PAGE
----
What new insights into Venus’s sulfurous chemistry say about its hellish climate

·3 min read
The clouds of Venus as seen by the Hubble Space Telescope (Nasa)
The clouds of Venus as seen by the Hubble Space Telescope (Nasa)

Scientists may be a step closer to discovering the identity of a mystery ingredient in the opaque yellow clouds of Venus, after new computational techniques revealed new chemical reactions in the hot house planet’s atmosphere.

Similar to Earth in size and mass, Venus is something like an evil twin, its thick, predominantly carbon dioxide atmosphere trapping heat in an extreme greenhouse effect that keeps the second planet from the Sun’s surface hot enough to melt lead. The Venusian skies are wrapped in opaque clouds of sulfuric acid that block visible light from reaching the surface.

But as far back as the late 1970s, scientists observed that something in Venus’s atmosphere readily absorbs some ultraviolet light. They just couldn’t figure out what this mysterious ingredient was, but always suspected it had to do with the sulfur chemistry of the Venusian clouds.

A new study published in Nature Communications now expands on the ways in which sulfurous clouds can form in the Venusian atmosphere, which could bring scientists closer to identifying the mystery ingredient. And the computational techniques used in the research could also bear further fruit in future studies, especially given they do not require expensive missions to Venus or dangerous laboratory experiments.

Scientists have long known of the presence of sulfur and related compounds such as sulfuric acid on Venus, but just how the many different forms of sulfur compounds develop in the atmosphere has remained fuzzy.

“We know that the atmosphere of Venus has abundant SO2 [sulfur dioxide] and sulfuric acid particles,” senior scientist at the Planetary Science Institute and author on the new study James Lyons said in a statement. “We expect that ultraviolet destruction of SO2 produces sulfur particles. They are built up from atomic S (sulfur) to S2, then S4 and finally S8. But how is this process initiated, that is, how does S2 form?”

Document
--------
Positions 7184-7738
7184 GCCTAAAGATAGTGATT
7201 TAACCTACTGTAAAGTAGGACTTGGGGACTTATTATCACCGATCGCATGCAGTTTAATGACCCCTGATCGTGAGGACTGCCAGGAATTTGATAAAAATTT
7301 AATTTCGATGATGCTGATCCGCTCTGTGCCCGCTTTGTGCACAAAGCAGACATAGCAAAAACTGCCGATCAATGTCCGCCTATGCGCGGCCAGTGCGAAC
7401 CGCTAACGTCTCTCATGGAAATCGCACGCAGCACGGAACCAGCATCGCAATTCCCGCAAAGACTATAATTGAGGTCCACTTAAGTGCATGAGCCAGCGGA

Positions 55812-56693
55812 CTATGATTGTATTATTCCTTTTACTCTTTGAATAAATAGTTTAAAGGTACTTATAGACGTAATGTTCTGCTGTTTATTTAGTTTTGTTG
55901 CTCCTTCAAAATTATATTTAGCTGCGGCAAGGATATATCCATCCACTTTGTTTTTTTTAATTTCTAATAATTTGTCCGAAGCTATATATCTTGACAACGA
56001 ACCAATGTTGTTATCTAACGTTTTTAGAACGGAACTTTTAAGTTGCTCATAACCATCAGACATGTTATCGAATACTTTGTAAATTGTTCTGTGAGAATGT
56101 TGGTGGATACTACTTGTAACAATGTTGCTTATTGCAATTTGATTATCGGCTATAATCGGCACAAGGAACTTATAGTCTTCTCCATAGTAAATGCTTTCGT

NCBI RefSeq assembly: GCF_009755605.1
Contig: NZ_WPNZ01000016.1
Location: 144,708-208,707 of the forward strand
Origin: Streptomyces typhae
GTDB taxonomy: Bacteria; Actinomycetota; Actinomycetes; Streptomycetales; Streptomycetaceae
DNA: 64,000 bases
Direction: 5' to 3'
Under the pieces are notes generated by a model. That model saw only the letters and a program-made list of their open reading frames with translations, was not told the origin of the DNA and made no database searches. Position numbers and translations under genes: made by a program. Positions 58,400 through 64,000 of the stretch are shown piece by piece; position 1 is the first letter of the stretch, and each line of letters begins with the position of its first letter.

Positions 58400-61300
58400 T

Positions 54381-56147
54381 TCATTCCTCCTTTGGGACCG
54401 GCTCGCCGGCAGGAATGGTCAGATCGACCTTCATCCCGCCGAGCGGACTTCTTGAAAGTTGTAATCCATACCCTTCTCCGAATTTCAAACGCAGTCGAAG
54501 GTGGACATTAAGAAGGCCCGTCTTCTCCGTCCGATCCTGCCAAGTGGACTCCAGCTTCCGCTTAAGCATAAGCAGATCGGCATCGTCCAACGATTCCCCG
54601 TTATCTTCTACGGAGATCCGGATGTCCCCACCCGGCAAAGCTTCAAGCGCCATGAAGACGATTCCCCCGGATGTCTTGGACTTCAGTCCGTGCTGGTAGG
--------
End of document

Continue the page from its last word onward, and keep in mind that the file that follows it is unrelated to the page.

One way to get S2, or disulfur, is to combine two sulfur atoms. But Dr Lyons and his colleagues have found another way.

“We found a new pathway for S2 formation, the reaction of sulfur monoxide (SO) and disulfur monoxide (S2O), which is much faster than combining two S atoms to make S2,” he said.

Importantly, the researchers discovered this pathway using computational chemistry techniques known as ab initio calculations.

“For the first time, we are using computational chemistry techniques to determine which reactions are most important, rather than waiting for laboratory measurements,” Dr Lyons said. “People are reluctant to go in the lab to measure rate constants for molecules made up of S, chlorine (Cl), and oxygen (O) — these are difficult and sometimes dangerous compounds to work with. Computational methods are the best — and really only — alternative.”

While the results of the new study do not solve the mystery of the ultraviolet absorbing ingredient in the Venusian atmosphere, Dr Lyons and his colleagues note in the study that the results will help inform future studies that could solve that mystery — and possibly go further.

The new understanding of sulfur chemistry will inform upcoming missions to Venus, such as Nasa’s Deep Atmosphere Venus Investigation of Noble gasses, Chemistry, and Imaging, or Davinci+ mission, and a self-funded mission by rocket launch provider Rocket Lab that will send a probe into Venus’s sulfurous clouds to search for signs of alien life.

And back on Earth, the new sulfur chemistry will help scientists better understand terrestrial volcanic activity, assess the potential for geoengineering proposals to tackle climate change, and help scientists better understand the atmosphere of the early Earth before oxygen rose to become a major ingredient of our air.